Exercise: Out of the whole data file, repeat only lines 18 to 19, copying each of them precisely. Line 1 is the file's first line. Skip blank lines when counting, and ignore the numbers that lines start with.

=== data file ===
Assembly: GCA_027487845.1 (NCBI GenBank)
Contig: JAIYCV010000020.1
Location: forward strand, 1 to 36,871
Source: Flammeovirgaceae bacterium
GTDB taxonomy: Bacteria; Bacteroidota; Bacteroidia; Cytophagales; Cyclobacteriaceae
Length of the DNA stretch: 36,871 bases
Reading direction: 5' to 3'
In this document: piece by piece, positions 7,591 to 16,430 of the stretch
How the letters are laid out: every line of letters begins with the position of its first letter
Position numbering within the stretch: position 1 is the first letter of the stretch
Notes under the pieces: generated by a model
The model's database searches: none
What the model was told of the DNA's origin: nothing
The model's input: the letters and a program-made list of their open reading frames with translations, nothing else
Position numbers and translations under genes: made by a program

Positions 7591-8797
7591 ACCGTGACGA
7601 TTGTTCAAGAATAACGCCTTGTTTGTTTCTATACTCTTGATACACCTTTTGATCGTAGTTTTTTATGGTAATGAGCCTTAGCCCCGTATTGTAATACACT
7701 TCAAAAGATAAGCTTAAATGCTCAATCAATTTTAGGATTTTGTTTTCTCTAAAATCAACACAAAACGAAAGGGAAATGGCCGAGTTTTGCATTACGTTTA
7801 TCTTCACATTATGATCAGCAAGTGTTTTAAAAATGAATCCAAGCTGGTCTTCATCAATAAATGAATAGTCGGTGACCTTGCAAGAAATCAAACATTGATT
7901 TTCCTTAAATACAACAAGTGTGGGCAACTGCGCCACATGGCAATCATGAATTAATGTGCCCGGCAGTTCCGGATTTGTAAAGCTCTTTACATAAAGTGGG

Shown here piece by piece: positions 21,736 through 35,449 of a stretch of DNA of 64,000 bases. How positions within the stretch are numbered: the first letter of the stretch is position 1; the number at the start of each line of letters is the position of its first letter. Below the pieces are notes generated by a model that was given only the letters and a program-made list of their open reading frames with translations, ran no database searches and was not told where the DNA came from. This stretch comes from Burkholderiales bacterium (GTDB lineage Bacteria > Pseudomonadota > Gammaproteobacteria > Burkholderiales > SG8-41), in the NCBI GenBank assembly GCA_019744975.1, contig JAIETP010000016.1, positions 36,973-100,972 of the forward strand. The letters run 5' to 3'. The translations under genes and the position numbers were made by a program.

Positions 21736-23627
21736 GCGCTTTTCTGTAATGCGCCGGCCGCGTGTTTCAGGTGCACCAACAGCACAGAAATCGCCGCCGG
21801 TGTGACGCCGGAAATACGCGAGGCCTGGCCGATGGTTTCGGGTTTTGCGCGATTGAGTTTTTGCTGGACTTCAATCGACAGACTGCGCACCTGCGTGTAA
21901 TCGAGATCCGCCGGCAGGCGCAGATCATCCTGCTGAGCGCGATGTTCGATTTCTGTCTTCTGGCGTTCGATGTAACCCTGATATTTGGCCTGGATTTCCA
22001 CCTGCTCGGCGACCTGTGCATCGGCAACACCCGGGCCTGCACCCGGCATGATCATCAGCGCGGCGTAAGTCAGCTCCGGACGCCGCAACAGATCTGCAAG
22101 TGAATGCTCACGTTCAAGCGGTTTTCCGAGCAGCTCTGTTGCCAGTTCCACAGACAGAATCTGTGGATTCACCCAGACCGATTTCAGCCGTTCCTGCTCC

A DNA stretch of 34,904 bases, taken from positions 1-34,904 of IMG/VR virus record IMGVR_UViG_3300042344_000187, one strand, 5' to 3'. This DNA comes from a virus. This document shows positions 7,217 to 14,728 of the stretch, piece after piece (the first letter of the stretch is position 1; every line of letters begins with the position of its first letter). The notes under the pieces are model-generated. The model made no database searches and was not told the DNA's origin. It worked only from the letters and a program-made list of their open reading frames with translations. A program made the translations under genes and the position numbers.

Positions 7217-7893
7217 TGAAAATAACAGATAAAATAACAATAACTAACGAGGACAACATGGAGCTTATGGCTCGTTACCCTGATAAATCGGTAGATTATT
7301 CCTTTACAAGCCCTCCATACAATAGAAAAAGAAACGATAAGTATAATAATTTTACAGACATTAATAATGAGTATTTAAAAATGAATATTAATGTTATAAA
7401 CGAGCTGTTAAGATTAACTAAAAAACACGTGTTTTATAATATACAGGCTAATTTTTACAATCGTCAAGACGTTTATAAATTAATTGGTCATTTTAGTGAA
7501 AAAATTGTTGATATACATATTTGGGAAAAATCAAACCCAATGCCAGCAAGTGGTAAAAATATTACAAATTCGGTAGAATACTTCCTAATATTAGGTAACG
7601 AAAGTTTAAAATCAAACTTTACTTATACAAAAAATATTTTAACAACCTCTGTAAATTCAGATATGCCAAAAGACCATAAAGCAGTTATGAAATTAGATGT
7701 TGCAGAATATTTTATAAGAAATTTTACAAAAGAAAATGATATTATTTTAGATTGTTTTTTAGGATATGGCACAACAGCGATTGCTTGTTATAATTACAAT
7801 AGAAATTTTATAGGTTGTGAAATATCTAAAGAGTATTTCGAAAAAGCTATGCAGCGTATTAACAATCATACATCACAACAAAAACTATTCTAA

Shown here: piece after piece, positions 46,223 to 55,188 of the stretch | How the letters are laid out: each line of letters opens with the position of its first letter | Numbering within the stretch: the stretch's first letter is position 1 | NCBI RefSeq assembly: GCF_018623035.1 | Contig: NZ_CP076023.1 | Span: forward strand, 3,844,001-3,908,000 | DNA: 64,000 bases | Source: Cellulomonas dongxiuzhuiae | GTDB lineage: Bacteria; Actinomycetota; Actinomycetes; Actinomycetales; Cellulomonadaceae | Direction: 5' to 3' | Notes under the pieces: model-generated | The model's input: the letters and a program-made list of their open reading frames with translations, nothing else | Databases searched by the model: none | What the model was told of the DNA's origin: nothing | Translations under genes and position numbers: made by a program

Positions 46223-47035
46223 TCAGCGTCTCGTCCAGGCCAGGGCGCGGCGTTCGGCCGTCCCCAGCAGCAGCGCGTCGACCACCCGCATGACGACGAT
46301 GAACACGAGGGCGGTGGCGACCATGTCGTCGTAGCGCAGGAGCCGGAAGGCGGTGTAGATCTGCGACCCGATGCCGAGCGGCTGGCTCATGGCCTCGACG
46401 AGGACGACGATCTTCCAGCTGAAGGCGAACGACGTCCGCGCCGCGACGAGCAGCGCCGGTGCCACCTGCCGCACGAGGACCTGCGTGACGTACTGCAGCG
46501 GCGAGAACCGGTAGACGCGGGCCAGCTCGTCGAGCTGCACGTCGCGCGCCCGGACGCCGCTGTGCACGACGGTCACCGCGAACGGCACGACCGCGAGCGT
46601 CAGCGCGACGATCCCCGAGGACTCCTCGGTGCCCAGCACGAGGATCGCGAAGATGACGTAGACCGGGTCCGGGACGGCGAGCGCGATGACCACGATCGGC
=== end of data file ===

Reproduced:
7601 TTGTTCAAGAATAACGCCTTGTTTGTTTCTATACTCTTGATACACCTTTTGATCGTAGTTTTTTATGGTAATGAGCCTTAGCCCCGTATTGTAATACACT
7701 TCAAAAGATAAGCTTAAATGCTCAATCAATTTTAGGATTTTGTTTTCTCTAAAATCAACACAAAACGAAAGGGAAATGGCCGAGTTTTGCATTACGTTTA